Categories: Architecture, Programming
A friend and colleague of mine was recently praising the Hexagonal Architecture design pattern. I hadn’t heard of it so did a little research.
My conclusion is: it’s a very nice consistent description and set of names for something that already exists and I would refer to as a sane layered architecture.
The pattern is applicable to modulith codebases, ie applications which are of a non-trivial size and implement a significant amount of business logic. It doesn’t really apply to small code-bases (whether simple applications, or simple component services in a complex distributed system). And it doesn’t really apply to purely technical projects, eg a message-broker or graphical-interface-framework.
Note that I don’t mean modulith in any negative sense. Distributed systems (eg the micro-services pattern) can be very valuable in their place, but they also have a cost; if you have a problem that can be solved with a single integrated codebase and without running into issues related to developer conflicts, testing, or release problems, then IMO a monolithic system is the right answer. And it should be internally modular - ie a modulith.
The hexagonal architecture pattern sets guidelines for creating that modular structure. In particular, it puts the domain model at the center of the application. That domain model should be pure, concentrating on representing the types and processes that the business experts are familiar with. All technical issues such as persistence and network communication should be excluded from this layer/module. Then “adapter” modules are built around that core to connect it to the real world: typically one persistence adapter and one or more remote-api adapters. Adapters which call into the domain module (eg offer a remote-api) are called “input adapters” while adapters which are called by the domain model (eg persistence) are called output adapters.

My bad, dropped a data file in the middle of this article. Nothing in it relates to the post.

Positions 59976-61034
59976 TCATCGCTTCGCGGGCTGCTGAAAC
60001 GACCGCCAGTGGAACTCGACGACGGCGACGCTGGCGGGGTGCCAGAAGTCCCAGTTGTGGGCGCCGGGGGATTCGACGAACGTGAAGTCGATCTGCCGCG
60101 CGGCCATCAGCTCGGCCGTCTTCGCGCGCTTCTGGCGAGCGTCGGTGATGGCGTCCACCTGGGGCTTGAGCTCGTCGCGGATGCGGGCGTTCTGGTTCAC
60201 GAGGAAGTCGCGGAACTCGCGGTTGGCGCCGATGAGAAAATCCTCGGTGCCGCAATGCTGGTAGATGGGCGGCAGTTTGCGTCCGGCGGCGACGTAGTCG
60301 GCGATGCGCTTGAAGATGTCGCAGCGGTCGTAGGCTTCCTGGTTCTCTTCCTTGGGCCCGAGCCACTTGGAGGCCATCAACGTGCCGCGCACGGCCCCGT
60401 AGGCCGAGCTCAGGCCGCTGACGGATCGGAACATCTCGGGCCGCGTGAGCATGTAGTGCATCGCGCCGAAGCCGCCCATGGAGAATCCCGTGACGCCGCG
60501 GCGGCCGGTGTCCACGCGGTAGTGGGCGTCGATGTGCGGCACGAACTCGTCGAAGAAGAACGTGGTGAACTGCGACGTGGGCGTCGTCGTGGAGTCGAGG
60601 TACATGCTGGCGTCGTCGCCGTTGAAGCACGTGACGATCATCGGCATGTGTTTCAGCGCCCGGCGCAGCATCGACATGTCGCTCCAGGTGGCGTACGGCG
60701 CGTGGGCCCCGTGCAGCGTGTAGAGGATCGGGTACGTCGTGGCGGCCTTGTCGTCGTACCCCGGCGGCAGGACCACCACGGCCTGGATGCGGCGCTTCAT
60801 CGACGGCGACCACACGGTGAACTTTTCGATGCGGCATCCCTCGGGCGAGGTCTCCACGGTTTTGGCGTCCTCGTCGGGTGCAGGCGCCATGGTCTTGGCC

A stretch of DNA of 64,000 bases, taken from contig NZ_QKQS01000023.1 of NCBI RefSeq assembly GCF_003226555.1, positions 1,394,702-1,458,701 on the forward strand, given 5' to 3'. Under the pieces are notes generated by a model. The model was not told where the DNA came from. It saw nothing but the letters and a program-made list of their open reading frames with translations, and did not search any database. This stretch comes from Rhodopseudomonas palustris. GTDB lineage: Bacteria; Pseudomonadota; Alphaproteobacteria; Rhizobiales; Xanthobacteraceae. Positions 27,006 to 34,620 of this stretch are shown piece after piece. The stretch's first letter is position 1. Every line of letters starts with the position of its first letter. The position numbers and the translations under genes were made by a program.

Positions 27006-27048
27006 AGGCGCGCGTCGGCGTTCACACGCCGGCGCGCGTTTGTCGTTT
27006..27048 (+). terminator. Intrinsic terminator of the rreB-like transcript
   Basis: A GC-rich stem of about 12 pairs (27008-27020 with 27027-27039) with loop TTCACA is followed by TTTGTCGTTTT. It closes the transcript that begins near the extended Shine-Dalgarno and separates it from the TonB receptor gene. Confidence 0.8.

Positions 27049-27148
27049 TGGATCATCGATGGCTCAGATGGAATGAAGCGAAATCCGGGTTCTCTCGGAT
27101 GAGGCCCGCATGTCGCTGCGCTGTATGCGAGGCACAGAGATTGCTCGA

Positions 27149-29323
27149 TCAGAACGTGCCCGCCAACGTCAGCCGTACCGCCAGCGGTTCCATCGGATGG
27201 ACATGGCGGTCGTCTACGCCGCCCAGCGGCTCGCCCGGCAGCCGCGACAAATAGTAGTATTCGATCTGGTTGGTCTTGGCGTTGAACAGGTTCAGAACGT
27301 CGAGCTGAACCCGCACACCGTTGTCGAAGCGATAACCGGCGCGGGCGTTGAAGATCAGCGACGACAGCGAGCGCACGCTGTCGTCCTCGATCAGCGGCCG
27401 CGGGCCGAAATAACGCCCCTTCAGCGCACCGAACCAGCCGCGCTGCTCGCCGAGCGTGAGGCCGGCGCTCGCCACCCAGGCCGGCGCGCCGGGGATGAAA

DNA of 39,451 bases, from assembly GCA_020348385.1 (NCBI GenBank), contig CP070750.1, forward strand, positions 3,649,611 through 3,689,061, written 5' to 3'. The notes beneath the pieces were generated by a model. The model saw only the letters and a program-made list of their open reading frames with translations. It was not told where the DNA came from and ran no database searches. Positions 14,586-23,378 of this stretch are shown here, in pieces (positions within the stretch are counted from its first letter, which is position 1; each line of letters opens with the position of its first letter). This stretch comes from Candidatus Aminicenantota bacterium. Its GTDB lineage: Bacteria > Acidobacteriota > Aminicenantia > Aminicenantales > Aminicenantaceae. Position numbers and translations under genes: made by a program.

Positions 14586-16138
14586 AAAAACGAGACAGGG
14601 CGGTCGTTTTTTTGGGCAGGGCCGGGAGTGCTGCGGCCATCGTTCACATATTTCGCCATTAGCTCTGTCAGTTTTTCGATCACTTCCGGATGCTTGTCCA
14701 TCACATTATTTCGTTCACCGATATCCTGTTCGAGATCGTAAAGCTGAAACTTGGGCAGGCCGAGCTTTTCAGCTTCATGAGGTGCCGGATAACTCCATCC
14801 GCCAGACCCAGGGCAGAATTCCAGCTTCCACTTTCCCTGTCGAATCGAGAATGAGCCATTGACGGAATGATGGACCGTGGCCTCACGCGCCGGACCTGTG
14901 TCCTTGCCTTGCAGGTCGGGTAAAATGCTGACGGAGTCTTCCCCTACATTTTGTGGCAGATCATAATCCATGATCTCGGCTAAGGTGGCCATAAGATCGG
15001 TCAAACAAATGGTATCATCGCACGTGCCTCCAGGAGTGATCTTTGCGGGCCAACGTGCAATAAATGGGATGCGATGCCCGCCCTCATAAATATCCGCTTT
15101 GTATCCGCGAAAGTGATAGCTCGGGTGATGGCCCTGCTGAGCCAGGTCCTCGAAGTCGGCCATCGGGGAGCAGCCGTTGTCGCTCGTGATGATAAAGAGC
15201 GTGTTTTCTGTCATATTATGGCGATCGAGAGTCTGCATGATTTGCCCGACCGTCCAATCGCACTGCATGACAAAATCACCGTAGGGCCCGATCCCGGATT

Input adapters call services defined by the domain module, passing parameters which are types defined by the domain module. For output adapters, the domain layer defines the interfaces it needs (which accept and return types defined in the domain model) and the output adapter module implements those interfaces. In this way, no types from the adapter modules are ever need-by/exposed-to the domain module; any type-mappings are done in the adapters only.
Given that a non-trivial monolithic application is being developed, it might be the case that the single code-base actually implements multiple problem-domains. Each such domain should be its own module, ie there is no need to force-merge domain modules together just because they are in a single codebase/repository/deployed-artifact.
Separate modules can mean something like different maven artifacts/jarfiles for a Java-based application, or could simply mean placing code in distinct namespaces (eg Java packages). In any case, a tool such as jqassistant/ArchUnit can be useful to ensure that the desired modularity isn’t accidentally violated.
This of course results in a technically layered architecture, where different technologies (rest, JPA, etc) are separated. It doesn’t prevent further modularity being applied to each module (input-adapter, output-adapter, domain-module), just sets a base structure.
This layout does simplify the process of adding new remote interfaces (eg message-driven, gRPC, GraphQL) and potentially new persistence alternatives.
And IMO the focus on a clean domain module greatly improves the readability and testability of the codebase.
The hexagonal architecture isn’t a revolution; the benefits of a clean/pure domain model have been known for a while. However it gives a clear definition/description of the desired structure and provides good names for things. And good names are very helpful - it’s the core of any design pattern. So thumbs-up from me.